In this essay, I would like to discuss on why the British wanted to have a trading settlement in Singapore.
The British needed a new trading settlement in the region. This was to break the Dutch monopoly in the Malay Archipelago, because, though the British then had already established two trading settlements at Penang and Bencoolen, they were not located near the main trading area in the Archipelago, thus were not suited to become major trading centres. Penang was located too far up, thus away from the Straits of Malacca, the main ship passageway for the India-China trade. Bencoolen, on the other hand, faced the Indian Ocean, overseeing the entrance to the Sunda Straits, so it was a much less important area. As a result, the Dutch continued to spread their monopoly of trade to more and more areas in the region. The British were afraid that their commercial trade with China would be affected if the Dutch continued to occupy more areas in the Archipelago. Furthermore, the British were prohibited from operating in Dutch-controlled ports, with the exception of Batavia, where unfavourable prices were imposed. So, Sir Stamford Raffles, the Lieutenant Governor of the British colony at Bencoolen, reasoned that to compete with the Dutch, a new trading port in the region was needed.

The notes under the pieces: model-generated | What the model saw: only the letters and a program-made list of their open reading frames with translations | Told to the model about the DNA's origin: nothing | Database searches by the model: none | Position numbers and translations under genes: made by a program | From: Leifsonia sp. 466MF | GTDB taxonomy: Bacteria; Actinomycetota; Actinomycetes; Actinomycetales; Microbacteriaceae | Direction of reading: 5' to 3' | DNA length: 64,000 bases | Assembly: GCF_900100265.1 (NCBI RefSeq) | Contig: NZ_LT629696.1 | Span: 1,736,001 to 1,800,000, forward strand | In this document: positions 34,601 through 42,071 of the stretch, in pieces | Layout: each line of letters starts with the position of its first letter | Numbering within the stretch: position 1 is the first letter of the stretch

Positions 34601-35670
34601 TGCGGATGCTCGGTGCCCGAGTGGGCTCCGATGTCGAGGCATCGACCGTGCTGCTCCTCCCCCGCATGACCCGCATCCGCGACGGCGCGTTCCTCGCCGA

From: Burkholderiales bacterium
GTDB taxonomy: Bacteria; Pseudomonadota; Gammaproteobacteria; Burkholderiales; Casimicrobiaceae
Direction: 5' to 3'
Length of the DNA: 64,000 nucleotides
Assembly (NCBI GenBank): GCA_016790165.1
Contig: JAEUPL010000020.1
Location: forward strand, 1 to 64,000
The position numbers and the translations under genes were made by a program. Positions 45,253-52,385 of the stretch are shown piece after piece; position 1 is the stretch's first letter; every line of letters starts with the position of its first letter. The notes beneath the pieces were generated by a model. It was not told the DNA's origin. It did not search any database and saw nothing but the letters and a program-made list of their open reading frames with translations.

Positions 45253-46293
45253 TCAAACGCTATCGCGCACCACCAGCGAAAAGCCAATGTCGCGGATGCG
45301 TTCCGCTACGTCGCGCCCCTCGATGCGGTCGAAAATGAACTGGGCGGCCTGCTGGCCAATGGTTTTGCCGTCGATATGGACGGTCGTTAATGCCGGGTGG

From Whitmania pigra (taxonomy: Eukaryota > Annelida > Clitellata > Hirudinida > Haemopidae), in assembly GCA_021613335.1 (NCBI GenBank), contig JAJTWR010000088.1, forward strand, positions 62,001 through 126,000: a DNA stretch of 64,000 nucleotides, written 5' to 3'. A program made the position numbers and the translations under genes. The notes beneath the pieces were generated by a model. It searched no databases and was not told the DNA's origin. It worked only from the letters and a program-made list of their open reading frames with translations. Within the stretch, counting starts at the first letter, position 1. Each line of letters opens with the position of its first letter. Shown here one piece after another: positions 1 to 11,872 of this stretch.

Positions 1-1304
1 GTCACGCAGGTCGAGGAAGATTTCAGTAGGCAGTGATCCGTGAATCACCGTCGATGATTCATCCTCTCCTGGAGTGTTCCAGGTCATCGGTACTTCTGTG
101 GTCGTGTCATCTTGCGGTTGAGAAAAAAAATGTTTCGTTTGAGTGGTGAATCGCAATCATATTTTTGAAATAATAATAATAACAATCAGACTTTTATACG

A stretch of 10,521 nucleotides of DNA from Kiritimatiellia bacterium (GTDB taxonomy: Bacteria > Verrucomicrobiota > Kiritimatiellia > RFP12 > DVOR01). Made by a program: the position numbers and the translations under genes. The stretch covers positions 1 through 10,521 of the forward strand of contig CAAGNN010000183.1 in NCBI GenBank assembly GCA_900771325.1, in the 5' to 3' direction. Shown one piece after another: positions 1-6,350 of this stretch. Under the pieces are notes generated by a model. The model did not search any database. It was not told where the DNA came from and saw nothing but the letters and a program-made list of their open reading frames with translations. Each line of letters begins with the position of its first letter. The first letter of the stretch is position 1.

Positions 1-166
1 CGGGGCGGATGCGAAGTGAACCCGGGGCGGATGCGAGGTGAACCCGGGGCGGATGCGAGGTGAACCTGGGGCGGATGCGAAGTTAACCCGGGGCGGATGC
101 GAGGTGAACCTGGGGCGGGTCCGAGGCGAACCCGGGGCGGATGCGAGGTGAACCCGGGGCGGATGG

Singapore was chosen by the British as their new trading settlement because of its good position for trade. It was located at the southern entrance of the Straits of Melaka, thus occupied a central position on the main trade route between India and China. Due to its commanding position, it would become an important port of call for British on their way to China. Even better was the opening of Hong Kong and other treaty ports in China, which caused more traders to sail to China. Singapore, which was located on the main China route, would as a result benefit from this increased trade. Sir Stamford Raffles understood that Singapore would prosper, and become a major port for traders from...
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